Lawmakers reviewed a bill Tuesday that aims to reduce the scores of pedestrian deaths that happen each year on Nevada roadways.
SB144, which was discussed in the Senate Transportation Committee, would allow local governments or the Nevada Department of Transportation to designate “pedestrian safety zones” where fines are doubled for speeding, as is already done in construction zones.
“We also know that not one piece of legislation is going to fix the problem of deadly carnage that we’re seeing on roadways all over the state,” said Sen. Mark Manendo, a Las Vegas Democrat who sponsored the bill. “But we hope this piece is going to help us a little bit.”
The measure also prohibits drivers from making a U-turn in a school zone when the school speed limit is in effect or when children are around.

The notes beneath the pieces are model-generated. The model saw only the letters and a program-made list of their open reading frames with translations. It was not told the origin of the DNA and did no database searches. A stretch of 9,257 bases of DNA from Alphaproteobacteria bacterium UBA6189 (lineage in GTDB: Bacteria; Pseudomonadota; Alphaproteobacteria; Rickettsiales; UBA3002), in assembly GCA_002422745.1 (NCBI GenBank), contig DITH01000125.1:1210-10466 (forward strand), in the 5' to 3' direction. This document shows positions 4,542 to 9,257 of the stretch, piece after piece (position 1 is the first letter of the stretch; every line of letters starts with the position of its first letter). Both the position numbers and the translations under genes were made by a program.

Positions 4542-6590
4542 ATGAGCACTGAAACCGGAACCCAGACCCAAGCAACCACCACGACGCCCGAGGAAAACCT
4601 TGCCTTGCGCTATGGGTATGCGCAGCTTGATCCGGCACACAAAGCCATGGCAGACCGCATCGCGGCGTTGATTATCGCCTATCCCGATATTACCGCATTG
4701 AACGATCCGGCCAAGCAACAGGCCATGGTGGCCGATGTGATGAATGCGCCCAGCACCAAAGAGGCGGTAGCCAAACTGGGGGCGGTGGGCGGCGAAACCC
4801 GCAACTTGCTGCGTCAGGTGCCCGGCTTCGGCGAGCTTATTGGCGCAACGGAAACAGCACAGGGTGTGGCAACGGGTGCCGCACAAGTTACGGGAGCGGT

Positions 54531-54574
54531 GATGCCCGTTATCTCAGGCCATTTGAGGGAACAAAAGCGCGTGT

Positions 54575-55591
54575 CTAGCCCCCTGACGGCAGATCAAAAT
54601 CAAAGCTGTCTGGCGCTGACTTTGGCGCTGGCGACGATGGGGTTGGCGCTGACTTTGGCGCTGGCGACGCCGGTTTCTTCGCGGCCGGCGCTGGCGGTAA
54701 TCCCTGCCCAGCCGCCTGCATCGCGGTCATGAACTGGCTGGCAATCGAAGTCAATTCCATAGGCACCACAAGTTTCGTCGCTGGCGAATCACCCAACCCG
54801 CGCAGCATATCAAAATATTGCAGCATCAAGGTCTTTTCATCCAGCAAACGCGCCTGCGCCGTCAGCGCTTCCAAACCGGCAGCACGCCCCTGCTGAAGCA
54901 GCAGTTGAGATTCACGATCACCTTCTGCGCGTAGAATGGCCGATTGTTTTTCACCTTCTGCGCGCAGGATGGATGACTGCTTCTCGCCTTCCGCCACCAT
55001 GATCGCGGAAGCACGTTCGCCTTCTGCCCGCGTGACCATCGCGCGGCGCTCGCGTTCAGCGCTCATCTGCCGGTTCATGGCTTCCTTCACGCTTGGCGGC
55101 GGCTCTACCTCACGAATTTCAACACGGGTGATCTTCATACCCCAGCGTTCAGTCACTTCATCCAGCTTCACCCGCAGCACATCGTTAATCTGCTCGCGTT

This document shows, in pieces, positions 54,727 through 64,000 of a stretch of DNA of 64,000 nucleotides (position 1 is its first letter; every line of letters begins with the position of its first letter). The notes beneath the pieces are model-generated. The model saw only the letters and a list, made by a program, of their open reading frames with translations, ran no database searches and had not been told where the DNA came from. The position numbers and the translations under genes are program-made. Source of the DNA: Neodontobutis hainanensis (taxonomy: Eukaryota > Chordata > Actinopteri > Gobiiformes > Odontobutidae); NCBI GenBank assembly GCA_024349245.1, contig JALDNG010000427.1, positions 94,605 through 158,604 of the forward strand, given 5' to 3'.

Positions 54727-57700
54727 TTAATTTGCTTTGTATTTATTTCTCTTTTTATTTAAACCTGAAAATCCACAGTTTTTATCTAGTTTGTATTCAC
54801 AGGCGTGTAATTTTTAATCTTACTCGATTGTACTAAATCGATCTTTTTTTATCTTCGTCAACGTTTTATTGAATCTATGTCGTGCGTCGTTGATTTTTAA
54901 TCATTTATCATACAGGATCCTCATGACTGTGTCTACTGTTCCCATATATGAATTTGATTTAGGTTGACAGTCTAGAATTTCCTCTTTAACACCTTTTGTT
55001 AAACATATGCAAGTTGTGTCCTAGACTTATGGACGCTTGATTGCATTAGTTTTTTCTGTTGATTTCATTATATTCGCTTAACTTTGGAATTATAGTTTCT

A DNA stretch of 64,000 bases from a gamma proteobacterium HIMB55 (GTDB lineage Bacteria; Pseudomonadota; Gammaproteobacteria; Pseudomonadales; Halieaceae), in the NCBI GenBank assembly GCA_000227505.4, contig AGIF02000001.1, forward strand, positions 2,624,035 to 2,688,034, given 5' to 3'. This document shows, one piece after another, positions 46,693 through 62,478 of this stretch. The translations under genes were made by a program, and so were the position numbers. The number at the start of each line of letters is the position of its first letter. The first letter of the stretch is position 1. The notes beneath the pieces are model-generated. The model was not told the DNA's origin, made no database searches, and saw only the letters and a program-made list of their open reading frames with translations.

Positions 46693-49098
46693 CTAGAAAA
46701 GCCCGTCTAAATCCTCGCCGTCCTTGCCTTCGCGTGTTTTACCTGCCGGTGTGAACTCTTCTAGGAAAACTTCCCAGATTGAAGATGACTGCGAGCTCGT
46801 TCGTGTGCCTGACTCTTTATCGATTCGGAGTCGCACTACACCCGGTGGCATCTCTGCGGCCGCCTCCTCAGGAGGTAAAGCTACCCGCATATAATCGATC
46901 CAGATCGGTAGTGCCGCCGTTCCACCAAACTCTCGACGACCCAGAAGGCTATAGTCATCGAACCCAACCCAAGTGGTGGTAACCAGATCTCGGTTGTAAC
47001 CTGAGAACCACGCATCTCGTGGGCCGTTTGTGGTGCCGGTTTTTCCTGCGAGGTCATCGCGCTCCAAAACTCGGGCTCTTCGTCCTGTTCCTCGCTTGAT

It would also prevent cars from passing each other in school zones, something that ensures the most prudent driver is setting the pace, according to Erin Breen of the Transportation Research Center at the University of Nevada, Las Vegas.
The pedestrian safety zones would have posted warnings about doubled fines.
“That little reminder that it’s going to cost you more money if you get caught is the biggest deterrent we have,” Breen said.
Another provision clarifies that vehicles that have a green or yellow light and are allowed to make a turn still must yield to any pedestrians in the crosswalk.
The Nevada Department of Transportation reported 70 pedestrian deaths on Nevada roadways in 2014, up one death from 2013. Breen said 39 pedestrians have died after being struck by cars in the past four months in Clark County.
Breen said there were several reasons why so many people were hit, including the fact that many roads in Las Vegas were built after World War II and are wide and car-friendly. High speed limits and wide stretches between crosswalks give pedestrians few places to safely cross.